Education and the Cycle of Poverty

David Wiles, Eaps 760

    There has always been considerable controversy over the "bottom line" purpose of public education. Narrow interpretations of promoting literacy for the sake of an educated citizenry have been challenged by those who believe the purpose of such a vital public service must also demonstrate vocational or socialization value. For the last seventy five years receiving public education has been related to the ideas of getting a good job and becoming (or staying) a good American. The concept of universal access into post secondary education following world war two was also an employment and resocialization idea.

    Of course, what a good public education meant in terms of curriculum content and instructional strategies often reflected the controversy over purpose. Literacy may mean enough schooling to be able to "read the Bible and know the laws of the state" as it was in l820-l850's America. It might mean Great Books content. On the other hand, the content of public education has also been imagined as social adjustment or life skills and values clarification. In the l990's curriculum may expect to have a "school-to-work" orientation. Although management theory and educational managers have attempted to retain the neutrality of operating any form of "service delivery system" purposes do shape the organizational roles. Implementation may be separated from policy intent in who decides, but the classification of a child as a "client" or a "person" (or better still, "victim") depends upon the perception of the operating context where managing takes place.

    One consistent value of public education has been that it was to contribute to the well being of all children. All children can learn and each child deserves an equal opportunity to access the benefits of becoming educated have been bedrock expectations. Since the early l960's the "hardest cases" of the all children expectations have dominated public education as a service. While civil rights focused upon the individual differentiated by discrimination or disablement a parallel expectation was that becoming educated could bring people out of poverty and into the economic middle class. As a public policy, the Great Society effort of the l960's assumed that individuals could "bootstrap" out of poverty with schooling and that whole classes of economically disadvantaged citizens could also be helped as the "rising tide lifts all boats."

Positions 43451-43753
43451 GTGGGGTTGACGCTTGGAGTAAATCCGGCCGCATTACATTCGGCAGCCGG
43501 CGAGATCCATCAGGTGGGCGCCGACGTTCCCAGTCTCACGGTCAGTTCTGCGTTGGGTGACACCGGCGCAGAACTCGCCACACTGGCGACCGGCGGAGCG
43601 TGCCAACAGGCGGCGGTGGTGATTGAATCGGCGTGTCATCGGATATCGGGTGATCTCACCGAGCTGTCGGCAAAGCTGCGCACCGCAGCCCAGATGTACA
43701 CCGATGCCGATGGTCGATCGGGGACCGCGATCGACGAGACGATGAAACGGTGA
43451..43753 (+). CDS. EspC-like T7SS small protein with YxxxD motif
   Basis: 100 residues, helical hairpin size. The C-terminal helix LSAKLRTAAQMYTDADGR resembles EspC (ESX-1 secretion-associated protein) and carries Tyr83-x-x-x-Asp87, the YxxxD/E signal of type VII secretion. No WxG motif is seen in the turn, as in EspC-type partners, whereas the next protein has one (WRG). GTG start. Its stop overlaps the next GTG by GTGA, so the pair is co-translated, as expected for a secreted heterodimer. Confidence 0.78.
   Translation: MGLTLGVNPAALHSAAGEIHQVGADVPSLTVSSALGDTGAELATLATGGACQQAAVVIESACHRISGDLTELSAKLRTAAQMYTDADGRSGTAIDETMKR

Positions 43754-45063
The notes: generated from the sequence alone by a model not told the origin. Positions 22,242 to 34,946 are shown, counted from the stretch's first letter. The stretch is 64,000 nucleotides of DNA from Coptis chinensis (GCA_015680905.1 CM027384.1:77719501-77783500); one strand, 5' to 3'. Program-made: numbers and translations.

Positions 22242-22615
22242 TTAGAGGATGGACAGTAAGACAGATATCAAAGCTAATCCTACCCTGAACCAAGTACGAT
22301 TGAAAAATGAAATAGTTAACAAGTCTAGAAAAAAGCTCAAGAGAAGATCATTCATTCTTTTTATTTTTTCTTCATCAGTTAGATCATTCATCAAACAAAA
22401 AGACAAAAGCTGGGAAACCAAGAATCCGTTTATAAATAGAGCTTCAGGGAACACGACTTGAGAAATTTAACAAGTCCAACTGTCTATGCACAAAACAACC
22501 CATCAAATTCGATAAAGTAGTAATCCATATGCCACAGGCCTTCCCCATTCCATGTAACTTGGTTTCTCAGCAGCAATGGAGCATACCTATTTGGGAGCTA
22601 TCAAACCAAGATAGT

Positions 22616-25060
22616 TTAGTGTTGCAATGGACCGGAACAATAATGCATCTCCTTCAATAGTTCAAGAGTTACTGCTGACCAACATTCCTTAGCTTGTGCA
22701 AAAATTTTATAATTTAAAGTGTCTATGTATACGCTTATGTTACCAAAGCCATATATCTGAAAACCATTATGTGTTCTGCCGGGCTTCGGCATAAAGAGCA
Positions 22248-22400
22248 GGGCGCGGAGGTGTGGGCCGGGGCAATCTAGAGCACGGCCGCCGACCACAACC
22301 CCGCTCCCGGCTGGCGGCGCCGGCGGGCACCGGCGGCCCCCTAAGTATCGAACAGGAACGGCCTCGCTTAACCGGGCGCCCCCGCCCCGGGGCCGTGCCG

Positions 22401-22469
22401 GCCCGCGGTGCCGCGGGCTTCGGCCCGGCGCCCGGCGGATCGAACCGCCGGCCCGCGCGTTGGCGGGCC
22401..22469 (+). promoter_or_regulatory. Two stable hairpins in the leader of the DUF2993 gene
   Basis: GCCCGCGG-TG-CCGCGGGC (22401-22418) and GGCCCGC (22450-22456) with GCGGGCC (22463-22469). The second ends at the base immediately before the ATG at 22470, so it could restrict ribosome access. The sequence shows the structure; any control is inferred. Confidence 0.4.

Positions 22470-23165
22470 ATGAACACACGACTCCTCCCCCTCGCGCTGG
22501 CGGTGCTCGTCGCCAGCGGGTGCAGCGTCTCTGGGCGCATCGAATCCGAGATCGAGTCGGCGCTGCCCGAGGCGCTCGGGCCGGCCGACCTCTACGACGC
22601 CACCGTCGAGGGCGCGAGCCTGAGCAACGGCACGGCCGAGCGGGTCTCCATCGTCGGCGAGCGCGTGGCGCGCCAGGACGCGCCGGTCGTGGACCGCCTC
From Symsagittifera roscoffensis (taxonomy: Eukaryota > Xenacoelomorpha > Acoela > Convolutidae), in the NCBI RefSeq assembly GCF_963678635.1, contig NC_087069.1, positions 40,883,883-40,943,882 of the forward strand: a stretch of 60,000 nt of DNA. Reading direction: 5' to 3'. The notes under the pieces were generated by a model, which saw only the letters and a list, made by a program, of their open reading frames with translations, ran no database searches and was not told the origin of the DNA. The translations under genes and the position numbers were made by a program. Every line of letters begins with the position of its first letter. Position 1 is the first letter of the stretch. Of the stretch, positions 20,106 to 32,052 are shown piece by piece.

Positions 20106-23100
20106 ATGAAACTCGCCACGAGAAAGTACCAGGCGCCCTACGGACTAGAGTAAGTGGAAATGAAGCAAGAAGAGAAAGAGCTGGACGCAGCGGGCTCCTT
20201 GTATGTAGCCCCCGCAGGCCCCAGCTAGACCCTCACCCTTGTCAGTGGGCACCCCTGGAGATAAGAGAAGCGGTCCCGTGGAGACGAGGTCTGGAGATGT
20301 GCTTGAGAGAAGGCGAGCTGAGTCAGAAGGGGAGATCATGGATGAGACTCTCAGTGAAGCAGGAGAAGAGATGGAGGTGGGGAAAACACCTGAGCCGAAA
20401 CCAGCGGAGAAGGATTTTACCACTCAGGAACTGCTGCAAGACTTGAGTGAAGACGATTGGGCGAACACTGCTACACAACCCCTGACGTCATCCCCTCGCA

The economic benefit to public schooling justified a federal role at a time that "health, education and welfare" were perceived as an organizational entity. The Great Society initiative to "target" resources for disadvantaged individuals ( e.g., reading readiness for preschool children to have a headstart) and groups ( e.g., inner city, non white minorities) assumed that schools were the main contributor to being educated. Enough good education could impact on individuals and groups that were the "persistent poor (intergenerational) and break the endless cycle of poverty for some in American society. The logic was ideological belief and the presupposition of advocacy as a public policy stance.

    Arguments from research that asserted the impact of efforts to break the cycle of poverty failed (and that schooling made little or no difference) went to the heart of compensatory education. The debate split between those who determined the "delivery system" was at fault and those who used the information to argue that it was hopeless to assume that education could help those in persistent poverty.

    The mainstream discussion has been about schools as a questionable organization to deliver or implement resources to the point of need. Thorough the veil of concern about federal government "big brother" was the larger questions of inefficiency and non accountability. For example, how federal money got to the school (direct allocation or "flow-through" State Education Departments) was assumed to a minor logistical issue of implementation. The struggle for control within the public education "family of governments" resulted in the Richard Nixon era of New Federalism "revenue sharing" with states and municipal governments and a separate Department of Education in the Jimmy Carter era.

    The questions of fundamental purpose and linkage between schooling and economic well being disappeared into organizational capacity questions at all levels of education government. It might be argued that the initial Reagan era "nation at risk" challenge had tones of questioning purpose but the policy focus was on "tinkering" and "fine-tuning" the implementation of organizational allocations. Shifting from categorical titles to block grants for local school governments was an issue of organizational adjustment. Demands for the elimination of the Department of Education were, in real effect, simple bully pulpit posturing. By the l980's calls for cooperative federalism or "getting federal government out of the education business altogether" were organizational debates.

    Today, the faint whispers of dreams about breaking the cycle of persistent poverty are still heard in "school linked services" discussions. Educators are still concerned about the ethical implications of blaming the victim, but the predominant discussion is on the mechanics of "authentic assessment" or the "gridlock" of organizational arrangements necessary to deliver the schooling service. When the latter dominate discussion the tendency is to give the ethics of victimization a second class priority.